5. How can I build a self-sustaining enterprise while generating impact?
As social entrepreneurs, we must make sure that our hearts do not always rule our heads. The business concept and financial model must be solid. As we say a lot at Formata, you don’t help anyone by going out of business.
Luckily, the way to answer this question for your company is fairly simple: start by building a self-sustaining enterprise, and then add in as much impact as makes sense. If the impact needs to be adjusted or even transformed, fine—but the model has to work over the long term. As a social enterprise, your social mission is the essence of all that you do. There is a far greater risk of giving too much and losing financial viability than of sacrificing that mission. If you doubt that, please re-read #3.
6. How can I find the optimal balance between income and impact?
Your answer to this question will determine the lifespan of your enterprise. No pressure. This is all about figuring out what you need for current expenses and future growth, and making sure that the impact model is properly calibrated. The successful social entrepreneur will ask and answer this question every year.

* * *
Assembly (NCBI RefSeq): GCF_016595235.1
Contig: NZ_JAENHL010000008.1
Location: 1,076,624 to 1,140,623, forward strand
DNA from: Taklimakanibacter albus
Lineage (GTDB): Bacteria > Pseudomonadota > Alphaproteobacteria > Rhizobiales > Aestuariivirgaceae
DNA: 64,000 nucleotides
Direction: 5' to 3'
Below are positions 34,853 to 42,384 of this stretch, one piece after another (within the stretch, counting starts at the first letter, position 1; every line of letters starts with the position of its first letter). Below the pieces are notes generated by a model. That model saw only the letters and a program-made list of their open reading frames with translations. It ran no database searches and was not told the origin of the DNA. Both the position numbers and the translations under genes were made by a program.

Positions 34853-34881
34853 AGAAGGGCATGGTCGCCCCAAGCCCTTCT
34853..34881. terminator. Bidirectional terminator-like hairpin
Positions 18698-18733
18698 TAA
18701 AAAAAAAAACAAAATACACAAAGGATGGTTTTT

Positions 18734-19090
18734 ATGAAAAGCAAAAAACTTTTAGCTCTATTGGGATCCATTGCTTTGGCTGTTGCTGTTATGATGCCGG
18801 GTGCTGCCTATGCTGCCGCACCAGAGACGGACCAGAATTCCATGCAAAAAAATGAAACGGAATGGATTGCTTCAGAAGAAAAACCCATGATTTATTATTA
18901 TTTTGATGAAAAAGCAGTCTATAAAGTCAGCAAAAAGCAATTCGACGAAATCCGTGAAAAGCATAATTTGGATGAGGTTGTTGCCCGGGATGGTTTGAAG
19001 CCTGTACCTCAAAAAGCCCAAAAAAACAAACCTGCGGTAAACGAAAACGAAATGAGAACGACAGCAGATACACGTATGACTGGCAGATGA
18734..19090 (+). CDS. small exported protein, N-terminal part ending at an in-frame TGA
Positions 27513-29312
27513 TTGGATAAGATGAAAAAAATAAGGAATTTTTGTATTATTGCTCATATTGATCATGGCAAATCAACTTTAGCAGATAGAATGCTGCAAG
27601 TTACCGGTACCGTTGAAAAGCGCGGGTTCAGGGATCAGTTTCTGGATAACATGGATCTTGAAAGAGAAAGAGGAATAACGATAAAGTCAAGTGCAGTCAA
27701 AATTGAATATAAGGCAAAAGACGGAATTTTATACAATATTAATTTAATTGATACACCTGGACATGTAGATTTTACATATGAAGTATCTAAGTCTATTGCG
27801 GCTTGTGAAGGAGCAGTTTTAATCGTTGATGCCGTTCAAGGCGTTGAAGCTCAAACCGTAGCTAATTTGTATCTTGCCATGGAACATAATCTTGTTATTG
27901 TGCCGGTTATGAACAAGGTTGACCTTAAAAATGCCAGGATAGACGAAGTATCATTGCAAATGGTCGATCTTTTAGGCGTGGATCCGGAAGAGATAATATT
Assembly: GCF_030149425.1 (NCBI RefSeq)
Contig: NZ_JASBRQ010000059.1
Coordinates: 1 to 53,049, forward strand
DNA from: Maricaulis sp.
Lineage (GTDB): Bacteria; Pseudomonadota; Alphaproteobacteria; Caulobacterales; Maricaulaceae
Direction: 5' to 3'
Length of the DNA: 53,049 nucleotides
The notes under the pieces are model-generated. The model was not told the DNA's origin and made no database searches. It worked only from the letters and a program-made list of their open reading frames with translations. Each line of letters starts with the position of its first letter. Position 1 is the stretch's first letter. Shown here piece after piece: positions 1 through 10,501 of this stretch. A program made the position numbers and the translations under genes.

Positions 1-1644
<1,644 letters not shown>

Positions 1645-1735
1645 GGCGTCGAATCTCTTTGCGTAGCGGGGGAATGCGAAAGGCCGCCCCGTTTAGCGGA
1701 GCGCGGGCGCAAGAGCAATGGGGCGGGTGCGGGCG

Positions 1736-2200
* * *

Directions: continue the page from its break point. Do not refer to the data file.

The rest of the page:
7. How can I continuously improve all the ways my enterprise impacts the world?
A social mission does not protect your enterprise from scrutiny in other areas; in fact, it attracts more attention. It is important for a social entrepreneur never to rest on his/her laurels. For example, if you produce clothing and donate 50% of all profits to provide clean water for families in Haiti, you will probably get nothing but good press—for a while. If your company is using underpaid labor or has suppliers that dump waste in rivers, it’s up to you to fix that. No enterprise is perfect, but solving one problem while contributing to another is far from ideal. So keep an eye on the holistic impacts of your enterprise, and always strive to be better.
8. Where do I go from here?
If your social enterprise has experienced some hiccups, or if you overlooked one or more of the elements outlined in the first 7 questions, you may have some reassessment to do. Pivoting or switching tracks may yield better results than barreling forward. However, contrary to popular belief, jumping right into something new is not always the best option. Take some time. Figure yourself out, and then go back to question #1 for a fresh start.
If you have answered the first 7 questions well, you will have options for growth. Do you expand your social mission or deepen the impact? How long will it be before you need to access outside finance? Does your strategy need fine-tuning? Keeping your social mission at the core of the enterprise during periods of growth is challenging, but vital. That said, dream big here—you’ve done well!
About the Author
Anthony Allen is Founding Partner and Chief Impact Officer at Formata. He is a social entrepreneur, soulful leader, globetrotter for good and outdoorsman dedicated to finding real solutions to real problems around the world.